Description Size in green compared with selected giant theropods Tyrannosaurus rex was one of the largest land carnivores of all time; the largest complete specimen, located at the Field Museum of Natural History under the name FMNH PR and nicknamed Sue , measured Historically average adult mass estimates have varied widely over the years, from as low as 4.
The forelimbs had only two clawed fingers,  along with an additional small metacarpal representing the remnant of a third digit. The tail was heavy and long, sometimes containing over forty vertebrae , in order to balance the massive head and torso.
To compensate for the immense bulk of the animal, many bones throughout the skeleton were hollow, reducing its weight without significant loss of strength. But in other respects Tyrannosaurus's skull was significantly different from those of large non- tyrannosauroid theropods. It was extremely wide at the rear but had a narrow snout, allowing unusually good binocular vision.
These and other skull-strengthening features are part of the tyrannosaurid trend towards an increasingly powerful bite, which easily surpassed that of all non-tyrannosaurids. The D-shaped cross-section, reinforcing ridges and backwards curve reduced the risk that the teeth would snap when Tyrannosaurus bit and pulled. The remaining teeth were robust, like "lethal bananas" rather than daggers, more widely spaced and also had reinforcing ridges.
The largest found so far is estimated to have been Mark Norell of the American Museum of Natural History summarized the balance of evidence by stating that: As with many other coelurosaurian theropods discovered in the Yixian, the fossil skeleton was preserved with a coat of filamentous structures which are commonly recognized as the precursors of feathers.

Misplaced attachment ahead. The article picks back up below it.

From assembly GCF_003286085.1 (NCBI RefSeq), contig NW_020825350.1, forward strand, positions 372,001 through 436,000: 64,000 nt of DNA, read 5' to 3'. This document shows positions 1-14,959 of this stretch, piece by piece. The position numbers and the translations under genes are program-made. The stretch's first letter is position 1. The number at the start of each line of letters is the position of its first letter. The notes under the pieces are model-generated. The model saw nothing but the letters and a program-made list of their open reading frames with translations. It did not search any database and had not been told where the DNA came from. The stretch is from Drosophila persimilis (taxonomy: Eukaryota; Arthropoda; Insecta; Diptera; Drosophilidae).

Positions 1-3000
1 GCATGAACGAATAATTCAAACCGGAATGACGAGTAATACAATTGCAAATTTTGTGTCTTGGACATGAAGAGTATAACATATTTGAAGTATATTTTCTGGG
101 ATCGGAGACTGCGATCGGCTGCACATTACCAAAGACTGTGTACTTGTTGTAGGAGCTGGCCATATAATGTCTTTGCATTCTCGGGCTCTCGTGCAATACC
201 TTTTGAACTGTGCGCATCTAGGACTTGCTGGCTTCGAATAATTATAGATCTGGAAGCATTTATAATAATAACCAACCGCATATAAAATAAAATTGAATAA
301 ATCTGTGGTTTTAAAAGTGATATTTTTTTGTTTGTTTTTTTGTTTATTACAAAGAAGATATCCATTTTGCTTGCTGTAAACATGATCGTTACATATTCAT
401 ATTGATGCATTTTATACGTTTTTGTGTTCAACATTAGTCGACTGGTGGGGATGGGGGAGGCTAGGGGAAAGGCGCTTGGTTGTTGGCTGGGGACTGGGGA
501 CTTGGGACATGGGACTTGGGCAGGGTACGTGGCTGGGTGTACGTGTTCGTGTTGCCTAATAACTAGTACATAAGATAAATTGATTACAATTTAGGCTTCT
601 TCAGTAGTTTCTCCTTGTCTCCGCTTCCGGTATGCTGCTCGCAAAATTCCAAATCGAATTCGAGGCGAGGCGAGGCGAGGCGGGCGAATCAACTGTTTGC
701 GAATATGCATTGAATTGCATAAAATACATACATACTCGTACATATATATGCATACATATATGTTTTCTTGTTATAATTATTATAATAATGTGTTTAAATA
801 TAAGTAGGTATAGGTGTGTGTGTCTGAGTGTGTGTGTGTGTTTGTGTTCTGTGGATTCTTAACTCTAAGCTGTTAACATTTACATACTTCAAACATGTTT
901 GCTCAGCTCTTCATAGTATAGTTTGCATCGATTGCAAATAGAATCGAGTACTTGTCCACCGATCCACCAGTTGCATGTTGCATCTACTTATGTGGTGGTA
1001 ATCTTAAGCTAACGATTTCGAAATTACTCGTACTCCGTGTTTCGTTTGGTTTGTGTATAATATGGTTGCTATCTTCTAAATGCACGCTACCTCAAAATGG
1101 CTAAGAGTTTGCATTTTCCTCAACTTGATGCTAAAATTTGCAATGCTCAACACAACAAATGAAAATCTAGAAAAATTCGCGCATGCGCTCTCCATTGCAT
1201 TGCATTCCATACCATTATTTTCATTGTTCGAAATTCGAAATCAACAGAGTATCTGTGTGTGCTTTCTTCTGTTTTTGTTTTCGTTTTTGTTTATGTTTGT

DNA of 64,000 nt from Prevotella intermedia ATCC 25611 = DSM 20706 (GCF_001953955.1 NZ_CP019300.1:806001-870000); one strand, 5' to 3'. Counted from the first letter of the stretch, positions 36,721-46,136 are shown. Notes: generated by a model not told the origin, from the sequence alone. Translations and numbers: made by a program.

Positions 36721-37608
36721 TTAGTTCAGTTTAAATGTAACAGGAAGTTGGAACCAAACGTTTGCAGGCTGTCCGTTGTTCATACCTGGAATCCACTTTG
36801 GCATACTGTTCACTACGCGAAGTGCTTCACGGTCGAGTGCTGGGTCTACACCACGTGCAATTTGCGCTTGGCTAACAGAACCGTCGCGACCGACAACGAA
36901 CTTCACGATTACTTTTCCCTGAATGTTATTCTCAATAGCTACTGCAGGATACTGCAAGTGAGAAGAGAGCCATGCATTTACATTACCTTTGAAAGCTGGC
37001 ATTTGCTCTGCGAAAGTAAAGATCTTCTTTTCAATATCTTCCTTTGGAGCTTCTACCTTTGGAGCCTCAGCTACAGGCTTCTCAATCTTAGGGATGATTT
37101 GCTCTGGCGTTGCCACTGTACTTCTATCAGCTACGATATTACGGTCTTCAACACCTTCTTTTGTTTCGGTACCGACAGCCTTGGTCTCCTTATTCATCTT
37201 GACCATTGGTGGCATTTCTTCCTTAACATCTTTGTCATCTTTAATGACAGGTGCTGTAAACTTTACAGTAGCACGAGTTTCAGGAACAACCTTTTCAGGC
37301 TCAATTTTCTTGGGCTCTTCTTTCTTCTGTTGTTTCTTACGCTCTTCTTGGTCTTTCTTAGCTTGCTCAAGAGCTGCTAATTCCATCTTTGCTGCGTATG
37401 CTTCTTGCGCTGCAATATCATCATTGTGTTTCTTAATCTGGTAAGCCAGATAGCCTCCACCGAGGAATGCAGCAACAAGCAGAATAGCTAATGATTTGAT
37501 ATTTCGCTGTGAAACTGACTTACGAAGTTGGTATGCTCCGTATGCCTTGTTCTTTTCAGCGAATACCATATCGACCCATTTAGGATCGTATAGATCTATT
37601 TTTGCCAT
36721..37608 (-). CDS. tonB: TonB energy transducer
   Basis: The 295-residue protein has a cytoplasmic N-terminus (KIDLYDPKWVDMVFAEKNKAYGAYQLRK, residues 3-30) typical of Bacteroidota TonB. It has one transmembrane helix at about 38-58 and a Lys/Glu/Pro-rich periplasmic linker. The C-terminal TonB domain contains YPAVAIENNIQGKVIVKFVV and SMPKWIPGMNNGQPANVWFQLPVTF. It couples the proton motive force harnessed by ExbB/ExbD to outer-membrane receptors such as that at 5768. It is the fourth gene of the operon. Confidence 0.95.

This was based on the presence of enamel , which according to the study needs to remain hydrated, an issue not faced by aquatic animals like crocodilians or toothless animals like birds. At the center of these scales were small keratinised patches.
In crocodilians, such patches cover bundles of sensory neurons that can detect mechanical, thermal and chemical stimuli. Comparisons with crocodilian facial tissue and Thomas D. Carr's personal interpretation of the findings were cited as support for the conclusion that tyrannosaurs did not have lips. Timeline of tyrannosaur research Skeletal restoration by William D. Matthew from , the first reconstruction of this dinosaur ever published  Henry Fairfield Osborn , president of the American Museum of Natural History , named Tyrannosaurus rex in Osborn used the Latin word rex, meaning "king", for the specific name.
The full binomial therefore translates to "tyrant lizard the king" or "King Tyrant Lizard",  emphasizing the animal's size and perceived dominance over other species of the time. In the early s, John Bell Hatcher collected postcranial elements in eastern Wyoming. The fossils were believed to be from a large species of Ornithomimus O.
Vertebral fragments found by Edward Drinker Cope in western South Dakota in and assigned to Manospondylus gigas have also been recognized as belonging to Tyrannosaurus rex. Osborn originally named this skeleton Dynamosaurus imperiosus in a paper in Brown found another partial skeleton in the Hell Creek Formation in Montana in Osborn used this holotype to describe Tyrannosaurus rex in the same paper in which D.